Parliament’s new drinking law not steady on its feet

Drinking-related shenanigans have got to go, but this new law makes no sense to me. I am all for an end to the disamenities and crime caused by public drinking. After all, I live within 200m of a popular drinking area, and some people do get a little unruly on the weekends. I’ve even had some of my property damaged by drunks. Yet I believe that this new law is a terrible way to tackle the issue.

linked from singapore.coconuts.co

Purpose

According to Second Minister for Home Affairs S. Iswaran, this law was passed to “tamp down liquor-related disamenities and preserve public order, in response to feedback.”

Which disamenities? The rioting? The affray? The public drunkenness? The vomiting? The littering? We have laws for these already, and are apparently not enforcing them properly (since so many people seem to still be breaking them). There’s even an existing law against being drunk and incapable in public – why not use what we already have? What is this new law going to add to our police’s ability to keep the peace, and at what cost?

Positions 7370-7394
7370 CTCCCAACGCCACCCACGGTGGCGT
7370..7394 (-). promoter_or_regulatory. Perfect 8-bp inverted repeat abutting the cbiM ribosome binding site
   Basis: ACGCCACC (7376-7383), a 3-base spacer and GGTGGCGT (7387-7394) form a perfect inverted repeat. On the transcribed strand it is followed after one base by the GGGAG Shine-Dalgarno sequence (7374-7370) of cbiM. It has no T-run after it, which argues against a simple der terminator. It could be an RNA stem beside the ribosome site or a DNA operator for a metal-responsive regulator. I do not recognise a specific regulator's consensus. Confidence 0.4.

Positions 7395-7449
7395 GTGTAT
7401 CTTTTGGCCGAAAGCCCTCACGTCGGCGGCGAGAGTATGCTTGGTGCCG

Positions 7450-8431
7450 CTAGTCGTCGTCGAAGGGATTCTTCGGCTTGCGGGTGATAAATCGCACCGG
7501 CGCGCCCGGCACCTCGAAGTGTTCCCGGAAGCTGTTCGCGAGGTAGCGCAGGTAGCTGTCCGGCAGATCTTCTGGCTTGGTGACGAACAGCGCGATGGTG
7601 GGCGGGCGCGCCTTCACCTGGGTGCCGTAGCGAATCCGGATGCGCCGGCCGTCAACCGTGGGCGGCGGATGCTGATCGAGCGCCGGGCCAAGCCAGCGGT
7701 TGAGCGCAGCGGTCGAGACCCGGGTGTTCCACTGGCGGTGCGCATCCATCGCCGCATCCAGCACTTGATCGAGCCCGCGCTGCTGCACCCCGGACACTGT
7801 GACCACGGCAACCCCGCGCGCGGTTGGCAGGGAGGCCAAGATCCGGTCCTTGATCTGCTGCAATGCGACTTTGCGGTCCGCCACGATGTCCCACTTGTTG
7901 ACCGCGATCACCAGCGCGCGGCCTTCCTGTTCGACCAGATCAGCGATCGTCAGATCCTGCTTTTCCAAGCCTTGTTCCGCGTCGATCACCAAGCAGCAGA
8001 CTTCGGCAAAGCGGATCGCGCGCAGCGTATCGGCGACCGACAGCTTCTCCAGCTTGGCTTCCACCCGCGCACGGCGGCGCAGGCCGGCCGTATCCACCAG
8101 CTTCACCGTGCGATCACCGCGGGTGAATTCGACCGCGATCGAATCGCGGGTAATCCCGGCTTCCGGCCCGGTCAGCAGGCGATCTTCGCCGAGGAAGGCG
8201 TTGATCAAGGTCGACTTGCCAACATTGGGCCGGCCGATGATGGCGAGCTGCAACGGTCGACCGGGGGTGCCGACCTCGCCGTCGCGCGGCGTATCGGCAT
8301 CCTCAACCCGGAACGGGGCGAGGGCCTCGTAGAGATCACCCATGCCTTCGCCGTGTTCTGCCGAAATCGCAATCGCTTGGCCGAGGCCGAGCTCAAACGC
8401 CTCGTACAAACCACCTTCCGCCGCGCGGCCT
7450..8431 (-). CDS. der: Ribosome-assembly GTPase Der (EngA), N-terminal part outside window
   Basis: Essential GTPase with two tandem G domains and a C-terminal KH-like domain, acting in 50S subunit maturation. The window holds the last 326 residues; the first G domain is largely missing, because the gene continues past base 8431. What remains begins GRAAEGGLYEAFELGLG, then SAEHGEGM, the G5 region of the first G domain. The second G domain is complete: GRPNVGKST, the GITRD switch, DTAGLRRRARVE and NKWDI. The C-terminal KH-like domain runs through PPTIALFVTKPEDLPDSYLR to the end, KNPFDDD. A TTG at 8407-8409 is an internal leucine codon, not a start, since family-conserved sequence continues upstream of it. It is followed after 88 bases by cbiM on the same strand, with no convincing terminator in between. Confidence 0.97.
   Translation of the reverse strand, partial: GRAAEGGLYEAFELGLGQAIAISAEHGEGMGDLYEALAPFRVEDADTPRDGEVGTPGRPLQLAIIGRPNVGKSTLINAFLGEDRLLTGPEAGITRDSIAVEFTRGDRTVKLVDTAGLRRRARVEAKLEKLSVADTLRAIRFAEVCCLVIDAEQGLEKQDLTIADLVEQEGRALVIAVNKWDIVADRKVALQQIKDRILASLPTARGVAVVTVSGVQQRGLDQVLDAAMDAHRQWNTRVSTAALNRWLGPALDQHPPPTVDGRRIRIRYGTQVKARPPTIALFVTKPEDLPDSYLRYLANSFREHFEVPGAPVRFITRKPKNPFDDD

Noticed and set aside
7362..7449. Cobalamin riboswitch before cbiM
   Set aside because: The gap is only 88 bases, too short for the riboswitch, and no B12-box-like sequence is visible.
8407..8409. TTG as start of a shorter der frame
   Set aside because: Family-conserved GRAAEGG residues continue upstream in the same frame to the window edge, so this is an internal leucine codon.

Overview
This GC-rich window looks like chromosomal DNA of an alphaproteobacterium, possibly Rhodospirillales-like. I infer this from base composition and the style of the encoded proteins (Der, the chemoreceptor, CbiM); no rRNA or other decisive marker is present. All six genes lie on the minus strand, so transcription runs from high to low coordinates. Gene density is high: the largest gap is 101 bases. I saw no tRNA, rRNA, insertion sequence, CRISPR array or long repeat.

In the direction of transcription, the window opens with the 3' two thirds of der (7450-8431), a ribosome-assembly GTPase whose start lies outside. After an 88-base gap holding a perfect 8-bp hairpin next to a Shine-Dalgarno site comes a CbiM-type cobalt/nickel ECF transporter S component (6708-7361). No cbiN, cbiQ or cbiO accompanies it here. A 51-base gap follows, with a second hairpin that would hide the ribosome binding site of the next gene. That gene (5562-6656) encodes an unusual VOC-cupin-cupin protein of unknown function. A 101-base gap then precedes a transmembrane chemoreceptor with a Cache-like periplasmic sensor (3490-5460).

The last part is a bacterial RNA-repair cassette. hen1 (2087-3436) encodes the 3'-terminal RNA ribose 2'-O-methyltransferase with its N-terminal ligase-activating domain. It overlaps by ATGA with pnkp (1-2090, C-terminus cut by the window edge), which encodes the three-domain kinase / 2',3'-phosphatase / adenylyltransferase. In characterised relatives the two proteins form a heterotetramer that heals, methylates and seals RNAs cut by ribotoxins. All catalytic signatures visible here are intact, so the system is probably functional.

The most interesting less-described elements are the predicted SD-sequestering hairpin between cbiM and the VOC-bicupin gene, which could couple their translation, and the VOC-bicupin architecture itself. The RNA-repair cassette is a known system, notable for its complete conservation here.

We now have lost the freedom to drink peacefully in public and in return we may not get what we want at all, simply because nobody is putting boots on the ground. People who are daring enough to break one law will have no qualms about breaking two. If the Ministry of Home Affairs can show that its officers are effectively policing existing laws, but that they need more laws to keep people on the straight and narrow, then we can take the Liquor Control (Supply and Consumption) law more seriously.

The privacy issue

Foreign worker dormitories are considered public places for this law. This is a disturbing invasion of the privacy of private spaces, when a law can be passed to make it count as public space.

MP Hri Kumar Nair is on the record asking about how this “could unnecessarily single out foreign workers.” This is a sentiment that worries me too.

Iswaran counterclaimed that “workers can continue to drink in their private quarters according to whatever rules they have in their dorms… And they can also continue to drink in the beer gardens in their dorms, until such time as it is allowed under the licence. So it will not unduly constrain foreign workers in the dorms.”

You mean that an argument of ‘Oh, they already have some curbs, some private rules, this doesn’t change their life much. Let’s just pass this law to invade their privacy since they already have very little of it’ is considered robust? You mean this isn’t a strong hint that we are, basically, trampling on foreign workers’ rights? It’s like passing a law that says that it is legal to chop off the missing limbs of amputees. No practical implications, but inhuman, foolish and potentially dangerous nonetheless.